(Israel Hayom/Exclusive to JNS.org) The scholar known
internationally as the “British Indiana Jones” has tracked a tribal people
identifying itself as a “Lost Tribe of Israel” in a remote corner of Papua New
Florida International University religious studies professor
Tudor Parfitt recently conducted an expedition to Papua New Guinea, where he
studies the Gogodala, a tribe of former cannibals who believe they are one the
Lost Tribes, according to a Florida International University press release.
The Gogodala are now hunter-gatherers in western Papua
New Guinea with very little connection to the outside world. But from the very
first encounters with western explorers in the 17th century, the idea took root
that ancient Israelite communities were to be found in the islands of the
Pacific. Australian missionaries later went on to further propagate the idea.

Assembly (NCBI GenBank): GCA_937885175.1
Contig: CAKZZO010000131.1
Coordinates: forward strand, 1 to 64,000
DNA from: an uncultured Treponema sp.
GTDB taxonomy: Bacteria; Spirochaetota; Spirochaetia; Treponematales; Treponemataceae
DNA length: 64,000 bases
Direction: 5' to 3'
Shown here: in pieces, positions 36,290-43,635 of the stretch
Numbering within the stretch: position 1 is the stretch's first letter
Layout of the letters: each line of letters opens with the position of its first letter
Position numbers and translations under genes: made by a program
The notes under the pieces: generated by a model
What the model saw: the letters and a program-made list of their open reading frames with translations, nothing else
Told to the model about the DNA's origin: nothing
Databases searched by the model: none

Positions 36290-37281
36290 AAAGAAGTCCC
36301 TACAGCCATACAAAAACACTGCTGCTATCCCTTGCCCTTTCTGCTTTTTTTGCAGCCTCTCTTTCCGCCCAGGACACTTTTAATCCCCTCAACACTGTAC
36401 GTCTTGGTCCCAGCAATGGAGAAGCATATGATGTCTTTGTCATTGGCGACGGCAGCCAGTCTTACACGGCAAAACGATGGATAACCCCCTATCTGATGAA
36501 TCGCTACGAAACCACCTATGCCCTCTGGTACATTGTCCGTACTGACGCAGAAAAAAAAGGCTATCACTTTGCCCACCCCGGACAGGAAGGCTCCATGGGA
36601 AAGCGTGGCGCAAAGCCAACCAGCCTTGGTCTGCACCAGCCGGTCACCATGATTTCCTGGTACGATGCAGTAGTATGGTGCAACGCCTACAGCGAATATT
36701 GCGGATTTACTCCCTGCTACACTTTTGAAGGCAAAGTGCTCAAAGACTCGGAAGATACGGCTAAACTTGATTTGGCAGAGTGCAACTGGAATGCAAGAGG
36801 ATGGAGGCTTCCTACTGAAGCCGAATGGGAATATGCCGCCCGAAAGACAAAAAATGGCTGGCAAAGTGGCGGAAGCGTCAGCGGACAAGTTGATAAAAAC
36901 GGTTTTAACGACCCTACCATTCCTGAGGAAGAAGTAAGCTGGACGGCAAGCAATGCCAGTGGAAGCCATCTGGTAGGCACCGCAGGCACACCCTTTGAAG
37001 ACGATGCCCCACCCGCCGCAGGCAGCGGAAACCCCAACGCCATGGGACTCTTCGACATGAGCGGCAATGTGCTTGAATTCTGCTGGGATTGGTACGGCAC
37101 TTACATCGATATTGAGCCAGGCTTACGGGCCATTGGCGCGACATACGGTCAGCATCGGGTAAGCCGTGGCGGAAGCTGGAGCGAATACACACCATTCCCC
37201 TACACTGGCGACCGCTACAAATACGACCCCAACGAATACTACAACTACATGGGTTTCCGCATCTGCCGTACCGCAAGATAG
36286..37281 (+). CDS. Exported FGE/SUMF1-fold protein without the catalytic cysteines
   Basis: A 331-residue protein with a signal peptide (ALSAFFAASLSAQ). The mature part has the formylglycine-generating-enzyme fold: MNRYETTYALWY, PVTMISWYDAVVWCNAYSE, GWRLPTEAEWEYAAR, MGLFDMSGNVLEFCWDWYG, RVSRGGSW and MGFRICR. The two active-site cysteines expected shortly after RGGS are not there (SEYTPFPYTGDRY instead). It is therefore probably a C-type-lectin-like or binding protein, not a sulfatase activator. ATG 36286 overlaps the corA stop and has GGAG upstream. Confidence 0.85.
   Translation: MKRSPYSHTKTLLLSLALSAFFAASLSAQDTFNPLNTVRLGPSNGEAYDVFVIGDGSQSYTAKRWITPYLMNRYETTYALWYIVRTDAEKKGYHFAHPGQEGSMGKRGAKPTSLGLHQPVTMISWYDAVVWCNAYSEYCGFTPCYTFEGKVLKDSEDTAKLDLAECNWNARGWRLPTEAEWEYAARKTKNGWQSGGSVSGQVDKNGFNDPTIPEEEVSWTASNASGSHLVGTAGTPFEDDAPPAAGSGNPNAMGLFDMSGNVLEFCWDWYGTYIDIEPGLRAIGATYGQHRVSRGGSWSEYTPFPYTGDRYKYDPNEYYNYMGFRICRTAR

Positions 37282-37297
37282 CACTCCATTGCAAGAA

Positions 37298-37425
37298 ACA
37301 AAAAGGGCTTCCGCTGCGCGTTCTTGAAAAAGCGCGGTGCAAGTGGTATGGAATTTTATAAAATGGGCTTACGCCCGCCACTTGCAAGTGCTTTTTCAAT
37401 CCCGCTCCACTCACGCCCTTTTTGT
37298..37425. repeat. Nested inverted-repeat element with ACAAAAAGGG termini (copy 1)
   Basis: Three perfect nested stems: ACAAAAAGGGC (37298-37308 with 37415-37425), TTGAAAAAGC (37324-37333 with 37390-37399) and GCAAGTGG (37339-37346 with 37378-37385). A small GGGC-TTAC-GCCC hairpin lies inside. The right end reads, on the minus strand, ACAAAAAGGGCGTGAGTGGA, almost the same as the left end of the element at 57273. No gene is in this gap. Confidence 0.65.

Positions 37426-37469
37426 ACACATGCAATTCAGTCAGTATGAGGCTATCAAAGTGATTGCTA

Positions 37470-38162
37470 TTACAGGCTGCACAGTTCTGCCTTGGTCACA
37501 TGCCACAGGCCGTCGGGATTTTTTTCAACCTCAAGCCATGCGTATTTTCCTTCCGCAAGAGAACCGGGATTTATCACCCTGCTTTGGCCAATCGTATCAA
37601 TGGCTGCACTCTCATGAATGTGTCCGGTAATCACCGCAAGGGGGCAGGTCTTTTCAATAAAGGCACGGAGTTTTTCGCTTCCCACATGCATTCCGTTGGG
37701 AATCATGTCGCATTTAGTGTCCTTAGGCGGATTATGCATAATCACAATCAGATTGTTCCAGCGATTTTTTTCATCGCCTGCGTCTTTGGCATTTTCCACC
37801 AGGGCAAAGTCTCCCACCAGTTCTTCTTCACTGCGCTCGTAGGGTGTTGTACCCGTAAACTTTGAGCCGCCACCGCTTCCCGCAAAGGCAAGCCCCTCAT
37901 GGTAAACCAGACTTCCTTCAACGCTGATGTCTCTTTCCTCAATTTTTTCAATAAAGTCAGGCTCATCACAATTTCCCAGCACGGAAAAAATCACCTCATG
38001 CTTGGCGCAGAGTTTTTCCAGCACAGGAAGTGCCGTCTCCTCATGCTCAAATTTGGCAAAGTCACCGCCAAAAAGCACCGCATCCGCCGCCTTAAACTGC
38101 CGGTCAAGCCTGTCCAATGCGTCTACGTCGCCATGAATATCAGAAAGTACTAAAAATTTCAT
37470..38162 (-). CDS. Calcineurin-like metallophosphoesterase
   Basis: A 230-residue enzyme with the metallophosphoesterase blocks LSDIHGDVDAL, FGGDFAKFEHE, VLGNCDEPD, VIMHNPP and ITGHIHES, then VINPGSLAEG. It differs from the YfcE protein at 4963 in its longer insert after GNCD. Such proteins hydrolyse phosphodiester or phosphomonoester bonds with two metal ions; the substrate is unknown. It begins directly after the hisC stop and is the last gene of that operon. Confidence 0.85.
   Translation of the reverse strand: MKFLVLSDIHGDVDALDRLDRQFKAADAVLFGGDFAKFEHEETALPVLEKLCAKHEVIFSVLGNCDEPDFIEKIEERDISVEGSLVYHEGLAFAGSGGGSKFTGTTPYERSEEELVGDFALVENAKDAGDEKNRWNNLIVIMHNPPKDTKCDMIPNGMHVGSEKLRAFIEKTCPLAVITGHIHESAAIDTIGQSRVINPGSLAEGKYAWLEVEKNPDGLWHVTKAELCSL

A decade ago, at the request of tribe leaders, Parfitt
conducted DNA testing on the Gogodala to see if he could establish any link to
the Middle East. The tests were inconclusive. Nonetheless, the Gogodala have
continued to embrace Judaism. During his most recent visit, Parfitt was
surprised to see how the Jewish practice had developed in the tribe.
“The bedrock of the religious identity of the Gogodala
remains in some respects, their traditional belief system, upon which has been
grafted Christianity, which was introduced to the tribe in the 1950s by
missionaries,” Parfitt said. “On top of that has been grafted a kind of
Judaism. More and more of the Gogodala wear yarmulkes [kippot] and prayer
shawls. They’ve started celebrating Jewish holidays and they are using more